With a smart thermostat, you can make the most of your heating system without wasting money or energy.
Try quick fixes first, or tackle long-term solutions.
A heat pump is a sophisticated air conditioner that can also heat your home or business in winter.
Try these lighting tips to help manage your energy use during the long nights in fall and winter.
Improving the efficiency of your lighting is one of the best ways you can save on energy costs. Energy-efficient LEDs last up to 50,000 hours, generate less heat, and give better-quality light than older technologies.
Wondering whether VFDs are a good fit for your business? Learn more about how they can deliver maximum savings.
The average Vermont household spends about $2,000 per year on home heating. For some, it’s the second-highest cost after mortgage payments or health insurance. And for a family on a tight budget, heating can claim 30% or more of monthly income. Reduce your costs by lowering your usage and shopping for the best rate on fuel.
Tips to minimize your energy costs and help you relax in comfort this summer.
Refrigeration can represent up to 50% of monthly energy expenses for grocery and convenience stores, industrial food processors, hotels and inns, and hospitals. Spend less on commercial refrigeration by combining basic maintenance with energy-efficient upgrades.
Farming is an energy-intensive enterprise. Whether you operate a farm or process foods, take advantage of our services and offers for agricultural businesses. Boost production, quality, and cash flow with these energy-saving tips.
Air sealing is one of the least expensive and most cost-effective actions you can take to improve the comfort and energy-efficiency of your home or small business.
As a renter, it can feel like you don’t have control over the energy costs in your home or apartment. But there are quite a few things tenants can do to lower energy costs. Use these tips to save energy and feel more comfortable in your space all year long.
Home energy monitors can show you how much electricity you're using and help you use the data to make smart decisions about your energy use.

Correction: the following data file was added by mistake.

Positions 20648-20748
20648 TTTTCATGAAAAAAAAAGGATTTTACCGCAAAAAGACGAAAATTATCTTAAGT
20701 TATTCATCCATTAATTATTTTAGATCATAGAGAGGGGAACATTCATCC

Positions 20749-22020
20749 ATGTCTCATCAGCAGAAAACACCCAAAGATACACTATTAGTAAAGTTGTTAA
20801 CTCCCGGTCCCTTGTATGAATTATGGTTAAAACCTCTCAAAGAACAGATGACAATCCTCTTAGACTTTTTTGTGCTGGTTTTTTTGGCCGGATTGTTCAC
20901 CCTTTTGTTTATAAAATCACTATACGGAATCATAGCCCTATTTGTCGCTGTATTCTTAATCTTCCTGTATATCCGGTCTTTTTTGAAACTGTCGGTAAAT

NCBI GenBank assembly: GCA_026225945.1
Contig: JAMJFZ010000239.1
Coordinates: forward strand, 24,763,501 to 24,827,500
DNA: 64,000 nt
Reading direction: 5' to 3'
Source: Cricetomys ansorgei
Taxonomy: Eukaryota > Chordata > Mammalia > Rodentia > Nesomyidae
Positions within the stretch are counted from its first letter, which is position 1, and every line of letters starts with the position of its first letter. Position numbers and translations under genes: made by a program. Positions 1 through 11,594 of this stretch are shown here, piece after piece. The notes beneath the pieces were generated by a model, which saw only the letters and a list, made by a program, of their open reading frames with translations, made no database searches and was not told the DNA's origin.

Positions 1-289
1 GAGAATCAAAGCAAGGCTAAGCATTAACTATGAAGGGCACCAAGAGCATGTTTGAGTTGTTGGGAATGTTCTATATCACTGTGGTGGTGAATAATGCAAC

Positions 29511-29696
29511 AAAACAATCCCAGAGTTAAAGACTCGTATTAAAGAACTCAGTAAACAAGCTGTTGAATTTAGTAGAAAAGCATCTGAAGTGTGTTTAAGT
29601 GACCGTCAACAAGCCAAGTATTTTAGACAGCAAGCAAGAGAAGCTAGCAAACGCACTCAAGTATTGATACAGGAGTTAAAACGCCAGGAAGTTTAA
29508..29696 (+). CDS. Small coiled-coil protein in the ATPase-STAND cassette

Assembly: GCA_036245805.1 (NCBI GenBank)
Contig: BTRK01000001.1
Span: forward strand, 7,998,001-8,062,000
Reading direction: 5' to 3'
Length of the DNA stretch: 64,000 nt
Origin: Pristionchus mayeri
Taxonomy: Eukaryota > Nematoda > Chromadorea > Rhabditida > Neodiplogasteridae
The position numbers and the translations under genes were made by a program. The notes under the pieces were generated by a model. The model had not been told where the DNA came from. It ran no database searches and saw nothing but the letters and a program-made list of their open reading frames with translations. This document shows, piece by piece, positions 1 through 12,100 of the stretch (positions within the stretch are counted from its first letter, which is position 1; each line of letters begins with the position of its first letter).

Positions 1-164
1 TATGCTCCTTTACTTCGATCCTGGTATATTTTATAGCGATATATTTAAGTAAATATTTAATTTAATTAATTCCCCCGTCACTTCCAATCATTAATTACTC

Whether you’re in the market for small and easy energy saving gifts or once in a lifetime efficient upgrades, here are our picks for great holiday gifts this season.
Finding and sealing air leaks is an easy, low-cost way to make your home more comfortable and save on heating and cooling costs. Watch this video for professional tips on how to seal problem areas such as windows, outlets, and doors.
Most homes in Vermont can save an average of $375 a year by properly air-sealing and adding insulation. Watch this video to learn where to find air leaks in your attic and how to seal them. The video also explores different types of insulation, and how best to use them to combat the stack effect.
Most homes in Vermont can save an average of $375 a year by properly air-sealing and adding insulation. Watch this video for professional tips on air-sealing and insulating your basement. Locate common problem areas and learn how to seal them. In addition, explore the types of insulation that work best in a basement.
Upgrading to LED bulbs is a great way to save energy. In this video, Matt Sargent from Efficiency Vermont has tips for how to find the best ENERGY STAR® LED lighting for your home
There is a dizzying array of water heaters on the market today. They run on a variety of fuels—from propane to oil, electricity, and on-site solar energy. Use this guide to learn about two of the cleanest types: heat pump water heaters and solar hot water systems.
Learn when to repair or replace windows, and which repairs you can do yourself. Unless your windows are in rough shape, it’s usually more cost-effective to repair and weatherize than to replace. Use this guide to explore your options.
You might be surprised by some of the ways a heat pump works differently than a boiler or furnace. If you want to minimize your energy use and maximize your comfort, here’s a few tips on what not to do.
Winters in Vermont are long and cold, and heating bills can be a strain on your budget. Get ready for winter, lower your monthly bills, and increase the comfort of your living or work space. If winter is already underway, don't worry. You can do this work at any time.